By Gayden Wren
Written greater than a century in the past and firstly looked even via their creators as not anything greater than gentle leisure, the fourteen operas of Gilbert & Sullivan emerged over the process the 20th century because the world's most well liked physique of musical-theater works, score moment purely to Shakespeare within the heritage of English-language theater. regardless of this resounding recognition and confirmed toughness, so much books written concerning the duo have thinking about the authors instead of the works. With this particular exam of all fourteen operas, Gayden Wren fills this void. His daring thesis unearths the foremost to the operas' toughness, no longer within the shrewdpermanent lyrics, witty discussion, or catchy tune, yet within the crucial topics underlying the characters and tales themselves. Like Shakespeare's comedies, Wren exhibits, the operas of Gilbert & Sullivan undergo as a result of their undying issues, which converse to audiences as powerfully now as they did the 1st time they have been played. Written out of an abiding love for the Savoy operas, this quantity is key analyzing for any devotee of those enthralling works, or certainly for somebody who loves musical theater.
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Extra info for A Most Ingenious Paradox: The Art of Gilbert and Sullivan
After Trial by Jury their operas would be increasingly ambitious, ultimately crafting an entirely new way of combining the serious and the satiric in a musicaltheater format. With Trial by Jury the context is wholly different. Composed and rehearsed in only a few weeks, it is a goof, a bit of tomfoolery meant solely to amuse. In expanding his one-page comic poem, ﬁrst published in Fun in 1868, into a stageable-length work (originally intended as a curtainraiser for the Carl Rosa Opera Company’s English premiere of Wagner’s Lohengrin),1 Gilbert feels no pressure to earn a place in the theatrical pantheon of the day, any more than Sullivan, in setting it, feels obliged to produce work worthy of England’s greatest composer.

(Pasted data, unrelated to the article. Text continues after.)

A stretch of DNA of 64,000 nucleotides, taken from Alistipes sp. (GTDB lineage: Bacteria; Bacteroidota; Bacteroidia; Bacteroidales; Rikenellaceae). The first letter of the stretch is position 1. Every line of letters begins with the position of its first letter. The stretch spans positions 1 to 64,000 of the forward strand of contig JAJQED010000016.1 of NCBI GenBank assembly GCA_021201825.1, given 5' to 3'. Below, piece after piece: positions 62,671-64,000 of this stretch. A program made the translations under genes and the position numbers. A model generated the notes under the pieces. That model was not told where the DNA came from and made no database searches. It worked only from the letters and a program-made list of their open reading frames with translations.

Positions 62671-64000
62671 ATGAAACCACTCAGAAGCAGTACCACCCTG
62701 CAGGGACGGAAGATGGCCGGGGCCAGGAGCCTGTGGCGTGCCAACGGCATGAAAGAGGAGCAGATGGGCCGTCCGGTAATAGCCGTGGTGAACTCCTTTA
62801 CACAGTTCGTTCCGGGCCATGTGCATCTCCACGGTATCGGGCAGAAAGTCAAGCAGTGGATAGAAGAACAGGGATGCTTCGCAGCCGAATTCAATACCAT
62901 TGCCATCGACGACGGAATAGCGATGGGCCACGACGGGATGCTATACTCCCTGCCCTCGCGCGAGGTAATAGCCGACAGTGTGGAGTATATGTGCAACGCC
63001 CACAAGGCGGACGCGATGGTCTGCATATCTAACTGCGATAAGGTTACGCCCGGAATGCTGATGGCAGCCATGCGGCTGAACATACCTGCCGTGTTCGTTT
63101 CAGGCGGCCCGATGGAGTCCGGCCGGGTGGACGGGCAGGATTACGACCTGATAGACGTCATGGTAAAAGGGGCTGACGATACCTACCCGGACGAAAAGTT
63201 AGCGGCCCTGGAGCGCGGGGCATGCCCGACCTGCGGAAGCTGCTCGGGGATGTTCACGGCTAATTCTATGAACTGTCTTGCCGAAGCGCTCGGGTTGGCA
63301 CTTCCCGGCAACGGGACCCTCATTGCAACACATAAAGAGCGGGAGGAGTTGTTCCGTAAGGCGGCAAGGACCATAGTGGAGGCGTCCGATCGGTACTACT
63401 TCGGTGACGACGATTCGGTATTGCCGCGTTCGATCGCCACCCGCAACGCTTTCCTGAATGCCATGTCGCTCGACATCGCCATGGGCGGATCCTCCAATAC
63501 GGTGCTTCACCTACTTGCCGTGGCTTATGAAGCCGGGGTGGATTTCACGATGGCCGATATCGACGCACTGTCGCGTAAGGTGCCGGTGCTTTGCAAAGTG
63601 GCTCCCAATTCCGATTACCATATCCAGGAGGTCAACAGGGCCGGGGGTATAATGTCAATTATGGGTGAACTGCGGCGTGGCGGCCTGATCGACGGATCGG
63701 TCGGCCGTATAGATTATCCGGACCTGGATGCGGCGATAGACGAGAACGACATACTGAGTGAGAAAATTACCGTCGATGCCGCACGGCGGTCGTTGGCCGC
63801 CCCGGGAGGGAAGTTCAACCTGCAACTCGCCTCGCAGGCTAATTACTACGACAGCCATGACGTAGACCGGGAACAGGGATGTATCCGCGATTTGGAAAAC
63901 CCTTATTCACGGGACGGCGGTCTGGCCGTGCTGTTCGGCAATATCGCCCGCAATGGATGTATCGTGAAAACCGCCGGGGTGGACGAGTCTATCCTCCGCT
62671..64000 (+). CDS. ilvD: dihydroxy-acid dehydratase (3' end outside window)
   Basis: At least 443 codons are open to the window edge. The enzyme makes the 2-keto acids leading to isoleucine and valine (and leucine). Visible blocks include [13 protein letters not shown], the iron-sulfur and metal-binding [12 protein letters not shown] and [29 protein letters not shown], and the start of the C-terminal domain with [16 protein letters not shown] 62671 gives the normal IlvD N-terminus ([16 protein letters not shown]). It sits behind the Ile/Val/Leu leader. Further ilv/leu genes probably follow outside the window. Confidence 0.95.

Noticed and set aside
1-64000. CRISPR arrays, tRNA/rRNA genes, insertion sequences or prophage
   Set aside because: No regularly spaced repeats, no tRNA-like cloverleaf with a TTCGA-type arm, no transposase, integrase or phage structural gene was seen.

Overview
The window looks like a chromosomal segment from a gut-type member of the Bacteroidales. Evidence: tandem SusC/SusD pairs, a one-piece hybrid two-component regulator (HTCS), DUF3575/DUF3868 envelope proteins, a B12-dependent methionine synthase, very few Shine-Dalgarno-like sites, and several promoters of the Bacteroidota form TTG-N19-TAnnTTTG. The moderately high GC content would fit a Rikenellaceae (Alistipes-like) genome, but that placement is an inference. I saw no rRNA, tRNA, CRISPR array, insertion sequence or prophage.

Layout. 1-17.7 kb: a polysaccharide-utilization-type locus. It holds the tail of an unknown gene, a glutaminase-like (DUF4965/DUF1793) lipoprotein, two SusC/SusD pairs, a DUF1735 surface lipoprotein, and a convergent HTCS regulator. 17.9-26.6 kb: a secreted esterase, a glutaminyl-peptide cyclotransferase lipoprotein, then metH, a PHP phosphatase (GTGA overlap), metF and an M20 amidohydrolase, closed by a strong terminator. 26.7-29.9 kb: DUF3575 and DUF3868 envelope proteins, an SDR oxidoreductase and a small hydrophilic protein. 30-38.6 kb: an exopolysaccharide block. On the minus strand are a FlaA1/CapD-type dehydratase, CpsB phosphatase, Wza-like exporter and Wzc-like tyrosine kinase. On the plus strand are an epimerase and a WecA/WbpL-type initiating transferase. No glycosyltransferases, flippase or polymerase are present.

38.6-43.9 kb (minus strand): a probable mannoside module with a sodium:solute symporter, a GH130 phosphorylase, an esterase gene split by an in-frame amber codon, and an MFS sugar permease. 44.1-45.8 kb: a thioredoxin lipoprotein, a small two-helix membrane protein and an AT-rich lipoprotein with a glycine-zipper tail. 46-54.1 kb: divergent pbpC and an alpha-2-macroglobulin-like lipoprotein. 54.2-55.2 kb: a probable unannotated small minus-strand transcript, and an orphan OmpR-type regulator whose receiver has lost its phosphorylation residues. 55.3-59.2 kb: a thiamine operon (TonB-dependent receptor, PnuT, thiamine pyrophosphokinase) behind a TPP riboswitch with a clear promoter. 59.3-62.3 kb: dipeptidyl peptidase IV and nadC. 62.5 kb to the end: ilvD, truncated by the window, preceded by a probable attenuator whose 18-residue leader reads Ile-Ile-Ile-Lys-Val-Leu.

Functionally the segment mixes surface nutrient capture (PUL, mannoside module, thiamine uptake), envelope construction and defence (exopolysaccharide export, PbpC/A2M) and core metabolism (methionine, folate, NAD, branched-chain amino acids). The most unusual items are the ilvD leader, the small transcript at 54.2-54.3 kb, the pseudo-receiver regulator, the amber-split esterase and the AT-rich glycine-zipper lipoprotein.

Brevity produces clarity. In a full-length show, both men probably would have been seduced into trying to do more than they were capable of doing. Flowery language would mar the clean lines of the show, the recitatives would be drawn out, extra characters would muddle the story, thematic considerations would be introduced, “serious” music would dilute the wittiness of the score. The show might have more high points, but it would also be encumbered by more conventional boilerplate. It would, in short, resemble Thespis or The Sorcerer.
His degree of interest can be judged from an 1887 diary entry, recounting Gilbert’s presentation of a proposed new opera (the socalled lozenge plot, which was never set by Sullivan): At night Gilbert read me a scenario for proposed new piece. Clear, but I think very weak dramatically; there seems no “go” in it. The 1st Act promises to lead to something, but that something doesn’t appear in the 2nd Act, which is the old story over again of whimsical fancies and subtle argument, but it is a “puppet-show,” and not human.